If you're an independent filmmaker, it's likely you don’t have all of the funds you need to begin or complete your production. In this scenario, you need a film financier to step in and invest equity. While the financier is often hands-off with the actual production, they do have a prominent position in the process. Their assets are your assets, and they need to be protected. Borrowing money is only one step in the process. Assuring your financier that their assets will be protected during the filmmaking and production process is another. If you’re ready to take your film to the next level but aren’t clear on what financiers expect as far as protection when you borrow, you may be at a disadvantage. Protecting money given to you by someone with a vested interest in your film is extremely important. It’s also good business practice. And going into a conversation knowing what they expect before they hand over any equity - can only work in your favor. Your future lender has expectations. Let's delve into how you can always meet those expectations. David Zannoni is an international business specialist for Fintage House in the US, Europe, Canada and Latin America territories. Fintage House, the world's most respected company for revenue and rights protection for industry professionals and companies. David negotiates agreements for films and television series and is involved in business development and relationship management globally on hundreds of productions. David is continuously present to make deals and speak at international film markets, festivals and conferences, including: the Cannes Film Festival, the European Film Market (EFM) in Berlin, the American Film Market (AFM), Ventana Sur, the Bogota Audiovisual Market (BAM), and the Toronto International Film Festival (TIFF), and travels regularly to the United States, the Netherlands, Europe, and all over Latin America. David will teach you how you can keep your financiers protected and explain the 6 different options you should take into consideration when you sit down with a financier for your own project. After explaining what the role of a financier on an independent film usually looks like, he will discuss security interests, completion bonds, escrow accounts, collection accounts, legal representation, and compliance, what each of these look like, and how you can use these to best protect your financier. There are variables for every filmmaking scenario, but David will leave you with a much clearer understanding the role of the financier and how you can keep them happy and safe so that they’ll want to work with you time and time again. Praise for David's Previous Stage 32 Webinars "David is incredible and lovely and clearly knows his stuff." - Cynthia P. "Eye-opening information. A no-brainer approach that wouldn't be so obvious to the uninitiated." - Gary O. "By far, the best class I've seen on the subject." Kirk K. "David is a fantastic teacher. And what a voice! I could listen to him all day. More importantly, I learned so very much!" - Isabella T.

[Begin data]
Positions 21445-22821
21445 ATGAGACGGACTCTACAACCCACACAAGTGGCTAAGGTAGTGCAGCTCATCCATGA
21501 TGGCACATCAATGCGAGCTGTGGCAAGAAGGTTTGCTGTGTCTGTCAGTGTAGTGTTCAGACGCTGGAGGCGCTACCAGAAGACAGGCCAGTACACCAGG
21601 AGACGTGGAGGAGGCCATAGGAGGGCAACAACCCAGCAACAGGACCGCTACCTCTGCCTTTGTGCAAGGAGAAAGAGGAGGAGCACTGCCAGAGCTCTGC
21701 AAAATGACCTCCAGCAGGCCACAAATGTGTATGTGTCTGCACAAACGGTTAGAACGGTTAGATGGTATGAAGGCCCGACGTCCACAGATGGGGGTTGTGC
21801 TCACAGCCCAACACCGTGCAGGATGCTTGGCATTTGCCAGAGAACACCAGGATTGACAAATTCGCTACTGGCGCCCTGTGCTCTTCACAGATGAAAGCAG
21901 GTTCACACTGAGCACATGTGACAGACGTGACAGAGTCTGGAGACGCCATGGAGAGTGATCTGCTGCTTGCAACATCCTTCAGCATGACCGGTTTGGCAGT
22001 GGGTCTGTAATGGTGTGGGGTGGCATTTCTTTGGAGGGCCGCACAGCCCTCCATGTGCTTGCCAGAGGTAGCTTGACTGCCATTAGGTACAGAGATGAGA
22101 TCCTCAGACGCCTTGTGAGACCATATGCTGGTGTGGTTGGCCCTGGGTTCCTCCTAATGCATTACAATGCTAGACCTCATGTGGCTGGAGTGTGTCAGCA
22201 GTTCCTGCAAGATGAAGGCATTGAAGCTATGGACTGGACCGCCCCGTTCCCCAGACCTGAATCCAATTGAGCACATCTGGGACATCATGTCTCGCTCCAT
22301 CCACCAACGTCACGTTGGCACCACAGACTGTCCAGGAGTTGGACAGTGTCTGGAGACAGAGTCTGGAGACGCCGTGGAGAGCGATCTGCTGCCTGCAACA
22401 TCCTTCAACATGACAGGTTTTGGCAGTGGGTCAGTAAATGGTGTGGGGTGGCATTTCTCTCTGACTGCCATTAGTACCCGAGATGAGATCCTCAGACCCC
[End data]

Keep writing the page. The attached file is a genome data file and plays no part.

In today’s climate, independent filmmakers and producers are expected to make their movies on lower and lower budgets. This is hard enough for a simple or grounded drama, but what if your film includes supernatural elements or other aspects that require effects? How can you keep the budget low while still including the monsters, explosions, illusions, and other that can only be made possible special and visual effects? As it turns out, it’s more possible than you might think, especially with the right preparation. Whether you need to work with practical special effects or include visual effects in post, the key is always careful planning ahead of time. There are many pitfalls that producers and filmmakers can run into when working with effects, including going over budget and not getting the result your film needs, but these can always be overcome with the appropriate preparation, research and understanding ahead of time. So how exactly do experienced indie producers prep for effects? What can be done in early pre-production and throughout? And how can you make sure that, even on a low budget, your effects are, well, effective? Let’s explore. Micah Gallo is an award-winning writer, director, cinematographer, producer and post-production expert who has been making films for over ten years and has worked on effects and post-production for over 40 feature films. A filmmaker from an early age, Micah’s fascination with visual composition and technology inspired him to cofound the award winning post-production facility Lit Post where he built the company up and collaborated with other top artists to design new cutting-edge effects previously unavailable for independent films. As a filmmaker, Micah has earned several Best Director and Best Cinematography awards as well as the Emerging Cinematography award for Achievement in Cinematography from the International Cinematographers Guild. Micah most recently served as writer, director, producer and post production supervisor on the celebrated cult creature feature ITSY BITSY, starring Bruce Davison (X-MEN) and Denise Crosby (STAR TREK: THE NEXT GENERATION). Micah’s excited to bring his experience both as a writer/director and as a post-production expert to the Stage 32 community. Using his experience both as a filmmaker and an effects guru, Micah will walk you through the steps you need to take as an independent filmmaker to include visual effects and special effects into your film at any budget. He’ll go through the process of analyzing your script with an eye for effects, how to research and get bids from vendors, and incorporating effects into both your shot lists and storyboards. Micah will also give you tips on how to handle the critical lighting and video testing phase of effects and how you can work with your DP, AD, and production designer to ensure everyone’s on the same page. Micah will also lay out how to handle effects while on set and how you should be shooting for VFX. He will also teach you how to navigate effects shots in post-production. Throughout, Micah will be providing specific examples from his own award-winning film ITSY BITSY, which heavily used both special effects and VFX, and using this as a case study you can take back to your own project.